This article is completely out of touch with reality.

  • Of course, we must care for the poor and hungry as a matter of priority.
    But Aliya Chikte’s solution to achieve that solely through more taxation and borrowing is not sustainable and will, in short order, push many more people below the poverty line and doom SA to become a failed state even more quickly than our present trajectory suggests.
    So, do as much as we can currently afford to relieve this grinding poverty but do it alongside reform of the economy that will generate more real private sector jobs.

  • This is a very helpful outline of current proposals for a UBIG, thank you.

    I fear it will run headlong into the conservatism of most South Africans (as the comments here already suggest) who mostly adhere to outdated economic simplifications and believe that a UBIG would be a “handout that increases dependency”.

    No – we have a failing economy and society, and a UBIG will give people the chance to start rebuilding their lives, and the economy, from the ground up.

    People argue that we’re overtaxed, but this is not true. Our problem is that we don’t see our taxes creating sufficient value.

    South Africans continue to see extractive industries – mining – as the solution to our problem, and rarely understand that they are the source of much of our problems, the ‘resource curse’ is that over-dependence on extractive industries brings a host of social and economic problems. Mining is not our saviour, it’s our eternal nemesis, begetting everything from gangsterism, gender-based violence, pollution, HIV, climate breakdown and corruption.

    People forget that it costs money just to get a job or start a business. If you’re stranded in a remote community or township, you need money for a phone, for internet, for getting to job interviews, for clothes and transport before you even have a chance of finding work.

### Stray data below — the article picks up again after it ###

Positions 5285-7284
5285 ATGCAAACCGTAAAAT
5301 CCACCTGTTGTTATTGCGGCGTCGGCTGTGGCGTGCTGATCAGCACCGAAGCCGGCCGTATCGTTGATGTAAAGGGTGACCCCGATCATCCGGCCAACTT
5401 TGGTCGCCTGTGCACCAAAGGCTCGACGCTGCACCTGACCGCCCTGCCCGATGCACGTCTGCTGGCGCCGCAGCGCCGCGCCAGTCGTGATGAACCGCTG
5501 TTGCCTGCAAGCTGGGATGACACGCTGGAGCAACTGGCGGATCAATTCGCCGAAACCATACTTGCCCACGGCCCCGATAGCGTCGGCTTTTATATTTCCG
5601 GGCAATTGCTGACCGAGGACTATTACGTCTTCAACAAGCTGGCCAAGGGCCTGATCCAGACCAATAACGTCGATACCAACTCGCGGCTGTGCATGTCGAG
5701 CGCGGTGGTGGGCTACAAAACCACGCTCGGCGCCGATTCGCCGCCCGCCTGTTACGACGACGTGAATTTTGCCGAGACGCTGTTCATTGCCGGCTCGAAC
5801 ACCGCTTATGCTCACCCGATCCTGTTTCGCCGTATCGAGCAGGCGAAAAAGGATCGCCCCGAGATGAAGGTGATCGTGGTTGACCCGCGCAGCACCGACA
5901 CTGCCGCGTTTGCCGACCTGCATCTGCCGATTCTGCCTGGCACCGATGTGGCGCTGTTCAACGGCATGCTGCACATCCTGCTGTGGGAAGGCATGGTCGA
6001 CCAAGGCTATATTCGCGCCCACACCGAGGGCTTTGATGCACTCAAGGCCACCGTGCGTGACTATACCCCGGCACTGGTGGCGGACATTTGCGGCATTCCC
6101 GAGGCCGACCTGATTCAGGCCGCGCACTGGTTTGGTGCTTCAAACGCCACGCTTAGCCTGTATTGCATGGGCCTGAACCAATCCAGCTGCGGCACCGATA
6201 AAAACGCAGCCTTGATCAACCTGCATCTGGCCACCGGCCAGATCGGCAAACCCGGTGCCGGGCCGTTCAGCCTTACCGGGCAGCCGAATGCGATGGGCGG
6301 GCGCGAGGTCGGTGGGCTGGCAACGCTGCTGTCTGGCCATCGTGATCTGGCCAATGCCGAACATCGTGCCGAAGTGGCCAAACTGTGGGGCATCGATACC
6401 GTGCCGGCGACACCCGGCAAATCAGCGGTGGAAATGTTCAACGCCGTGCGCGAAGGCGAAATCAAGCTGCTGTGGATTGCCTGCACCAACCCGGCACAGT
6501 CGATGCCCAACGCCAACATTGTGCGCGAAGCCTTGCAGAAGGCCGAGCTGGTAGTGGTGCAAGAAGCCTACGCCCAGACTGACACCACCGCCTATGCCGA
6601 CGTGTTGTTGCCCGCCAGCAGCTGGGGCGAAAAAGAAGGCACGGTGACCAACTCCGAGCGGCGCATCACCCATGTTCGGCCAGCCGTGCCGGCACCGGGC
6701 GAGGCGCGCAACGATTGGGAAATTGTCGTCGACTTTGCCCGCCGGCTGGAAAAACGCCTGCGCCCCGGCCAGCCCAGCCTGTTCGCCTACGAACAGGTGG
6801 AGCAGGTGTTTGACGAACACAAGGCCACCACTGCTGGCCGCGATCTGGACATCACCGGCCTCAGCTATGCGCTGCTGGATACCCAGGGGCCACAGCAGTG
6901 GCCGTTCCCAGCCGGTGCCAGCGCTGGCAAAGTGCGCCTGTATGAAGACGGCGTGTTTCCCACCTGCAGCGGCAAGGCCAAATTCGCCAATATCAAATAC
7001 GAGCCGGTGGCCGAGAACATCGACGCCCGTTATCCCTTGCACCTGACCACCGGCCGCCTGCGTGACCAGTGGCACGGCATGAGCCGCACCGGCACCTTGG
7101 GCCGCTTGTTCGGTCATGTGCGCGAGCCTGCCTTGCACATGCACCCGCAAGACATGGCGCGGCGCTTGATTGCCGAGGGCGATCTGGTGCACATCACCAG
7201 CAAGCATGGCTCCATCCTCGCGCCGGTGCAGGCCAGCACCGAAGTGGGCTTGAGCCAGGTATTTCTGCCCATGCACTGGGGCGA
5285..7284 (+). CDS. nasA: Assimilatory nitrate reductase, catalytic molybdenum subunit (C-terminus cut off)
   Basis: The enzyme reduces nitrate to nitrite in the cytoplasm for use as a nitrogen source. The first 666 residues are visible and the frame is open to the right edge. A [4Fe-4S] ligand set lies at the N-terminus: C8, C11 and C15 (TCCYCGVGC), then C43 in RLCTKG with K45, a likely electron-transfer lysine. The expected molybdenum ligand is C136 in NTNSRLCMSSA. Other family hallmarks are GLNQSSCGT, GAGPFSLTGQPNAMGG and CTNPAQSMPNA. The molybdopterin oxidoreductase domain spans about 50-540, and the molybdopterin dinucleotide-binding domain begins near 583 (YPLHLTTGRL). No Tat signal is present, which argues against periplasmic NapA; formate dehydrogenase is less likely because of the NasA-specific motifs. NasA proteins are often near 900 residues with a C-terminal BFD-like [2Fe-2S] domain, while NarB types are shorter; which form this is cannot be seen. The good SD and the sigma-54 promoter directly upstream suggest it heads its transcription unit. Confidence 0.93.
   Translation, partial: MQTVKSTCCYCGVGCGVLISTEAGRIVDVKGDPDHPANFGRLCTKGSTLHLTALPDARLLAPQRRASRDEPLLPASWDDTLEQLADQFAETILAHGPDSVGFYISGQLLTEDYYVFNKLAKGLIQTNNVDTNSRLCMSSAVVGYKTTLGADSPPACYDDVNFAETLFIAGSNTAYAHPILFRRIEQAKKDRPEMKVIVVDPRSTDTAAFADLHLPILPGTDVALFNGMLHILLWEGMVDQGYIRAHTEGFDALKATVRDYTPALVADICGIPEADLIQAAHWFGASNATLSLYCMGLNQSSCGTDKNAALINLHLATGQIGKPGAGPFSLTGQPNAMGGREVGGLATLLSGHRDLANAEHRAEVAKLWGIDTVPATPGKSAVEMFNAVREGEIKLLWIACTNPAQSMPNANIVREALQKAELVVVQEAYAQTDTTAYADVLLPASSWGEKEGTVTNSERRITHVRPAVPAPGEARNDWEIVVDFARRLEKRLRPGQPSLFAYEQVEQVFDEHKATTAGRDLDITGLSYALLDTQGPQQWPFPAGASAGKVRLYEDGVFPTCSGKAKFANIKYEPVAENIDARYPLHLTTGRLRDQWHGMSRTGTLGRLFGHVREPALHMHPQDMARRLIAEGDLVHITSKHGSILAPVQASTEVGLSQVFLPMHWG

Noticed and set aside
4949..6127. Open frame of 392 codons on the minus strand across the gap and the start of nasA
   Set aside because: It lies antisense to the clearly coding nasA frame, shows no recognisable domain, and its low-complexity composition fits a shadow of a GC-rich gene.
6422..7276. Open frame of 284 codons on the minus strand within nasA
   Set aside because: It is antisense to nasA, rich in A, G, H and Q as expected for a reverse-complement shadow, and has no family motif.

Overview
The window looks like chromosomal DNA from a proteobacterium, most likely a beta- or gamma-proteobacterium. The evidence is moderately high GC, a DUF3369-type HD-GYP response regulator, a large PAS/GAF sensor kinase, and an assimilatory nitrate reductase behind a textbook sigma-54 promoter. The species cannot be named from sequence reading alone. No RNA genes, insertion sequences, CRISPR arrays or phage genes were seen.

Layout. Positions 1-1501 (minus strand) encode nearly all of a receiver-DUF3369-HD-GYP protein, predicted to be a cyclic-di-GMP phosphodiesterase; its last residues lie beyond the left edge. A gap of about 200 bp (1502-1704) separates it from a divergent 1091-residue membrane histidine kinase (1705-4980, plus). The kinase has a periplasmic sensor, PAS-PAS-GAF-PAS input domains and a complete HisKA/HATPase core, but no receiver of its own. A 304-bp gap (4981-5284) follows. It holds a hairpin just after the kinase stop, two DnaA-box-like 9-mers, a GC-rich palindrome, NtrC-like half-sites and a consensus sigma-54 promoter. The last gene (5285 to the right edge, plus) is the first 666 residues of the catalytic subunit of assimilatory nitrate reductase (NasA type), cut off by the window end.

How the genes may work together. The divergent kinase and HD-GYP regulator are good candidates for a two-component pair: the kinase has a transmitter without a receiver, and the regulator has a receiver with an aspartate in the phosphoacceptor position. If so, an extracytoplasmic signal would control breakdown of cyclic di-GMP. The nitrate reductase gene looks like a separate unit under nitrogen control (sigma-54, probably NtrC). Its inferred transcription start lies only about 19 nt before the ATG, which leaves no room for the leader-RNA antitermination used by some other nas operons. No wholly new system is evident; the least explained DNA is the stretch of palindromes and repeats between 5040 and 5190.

A pity people expect the same old failed solutions – cut taxes, cut government spending, cut regulation – to generate prosperity, when these policies have failed so often.

    • David,

      It is easy to write off opposition to these proposals as “conservative”, and not in a positive way.. I have not been described as conservative in my life; many other things but not conservative. I have nothing against conservative, people are entitled to their opinions. This plan does not even include a basic table of grants, people, costs over time and validated sources of income to fund the plan. It is inadequate and fiscally irresponsible.

      Find me support for these proposals among people that actually produce goods and services (that others will pay for) for a living. These ideas come from groups that spend their time thinking, theorising, postulating and spreadsheeting – probably themselves funded by grants or philanthropy.

      Are all productive people therefore “conservative” (in a bad sense of conservative)?

      Anyway, just tired of everything being somebody else’s fault or problem, mostly people like me. Shrug

      • Johan, if you feel slighted, my apologies. My response really was general and not focused on your comments.

        Conservatism can be good when preserving things that are good, and bad when preserving things that are not working, such as the conventional but failing economic prescriptions that the SA media feed us from corporate economists who care mostly about corporate profits.

        Corporate profits are fine when they add social value and are well-distributed, and bad when they are built from ignored externalities and go only to a few, which is unfortunately mostly how our economy works, the mining industry again being a prime example of an industry that often destroys more value than it creates through pollution, especially CO2, and general environmental and social degradation. Our society doesn’t properly count these costs – and then we’re baffled why we never get ahead, like a driver whose car won’t accelerate with the handbrake still on.